Normative as positive theory (NPT) and the role of legal precedent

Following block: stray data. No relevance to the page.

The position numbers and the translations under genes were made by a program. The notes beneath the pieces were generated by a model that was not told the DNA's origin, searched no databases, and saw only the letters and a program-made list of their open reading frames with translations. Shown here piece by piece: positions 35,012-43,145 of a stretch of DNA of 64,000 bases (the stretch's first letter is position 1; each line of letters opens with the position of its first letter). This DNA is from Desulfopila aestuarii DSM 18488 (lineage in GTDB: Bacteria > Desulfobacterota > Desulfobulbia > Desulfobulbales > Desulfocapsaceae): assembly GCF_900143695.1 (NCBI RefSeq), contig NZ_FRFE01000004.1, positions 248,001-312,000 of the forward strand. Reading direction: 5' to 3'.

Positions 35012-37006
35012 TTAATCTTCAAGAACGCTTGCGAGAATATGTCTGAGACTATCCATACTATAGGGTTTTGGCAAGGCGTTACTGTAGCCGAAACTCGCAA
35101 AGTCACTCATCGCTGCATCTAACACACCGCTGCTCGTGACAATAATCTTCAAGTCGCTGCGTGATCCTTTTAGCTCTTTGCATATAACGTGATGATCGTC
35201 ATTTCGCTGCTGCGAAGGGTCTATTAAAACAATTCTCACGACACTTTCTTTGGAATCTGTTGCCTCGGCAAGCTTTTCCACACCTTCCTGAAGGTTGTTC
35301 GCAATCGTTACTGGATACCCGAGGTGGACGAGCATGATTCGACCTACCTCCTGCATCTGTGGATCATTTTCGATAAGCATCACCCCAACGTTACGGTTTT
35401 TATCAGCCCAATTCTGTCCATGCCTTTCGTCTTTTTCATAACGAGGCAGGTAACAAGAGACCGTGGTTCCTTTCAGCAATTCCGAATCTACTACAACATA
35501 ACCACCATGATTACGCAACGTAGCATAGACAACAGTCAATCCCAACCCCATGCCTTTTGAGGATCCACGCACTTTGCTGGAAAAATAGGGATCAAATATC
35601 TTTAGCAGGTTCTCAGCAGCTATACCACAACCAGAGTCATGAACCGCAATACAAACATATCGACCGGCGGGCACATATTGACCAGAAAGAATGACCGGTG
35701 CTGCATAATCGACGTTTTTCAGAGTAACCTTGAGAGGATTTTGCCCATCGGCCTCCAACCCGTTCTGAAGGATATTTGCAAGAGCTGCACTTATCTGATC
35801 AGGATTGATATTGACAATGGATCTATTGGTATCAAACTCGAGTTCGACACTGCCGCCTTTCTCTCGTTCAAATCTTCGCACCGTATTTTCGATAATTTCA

Some economists take the normative approach a step further and argue that the legal system (and, in particular, the common law system of rules) in fact evolves over time to produce efficient rules. The basic idea of this efficiency hypothesis is that legal rulings set precedents for possible future disputes between parties. If a court sets a precedent that leads to inefficient outcomes, then in certain circumstances there will be gains to parties if they contest that decision and attempt to get the inefficient decision overturned. Thus, the normative concept of efficiency leads to positive predictions regarding the behaviour of courts and the evolution of legal rules over time. This efficiency approach to the evolution of the common law is a version of the 'normative as positive' (NPT) theory of regulation,3 and has been proposed most forcefully by Posner (2007) and analysed in detail by Rubin (1977). The efficiency hypothesis will be examined in further detail in Chapter 11.

 
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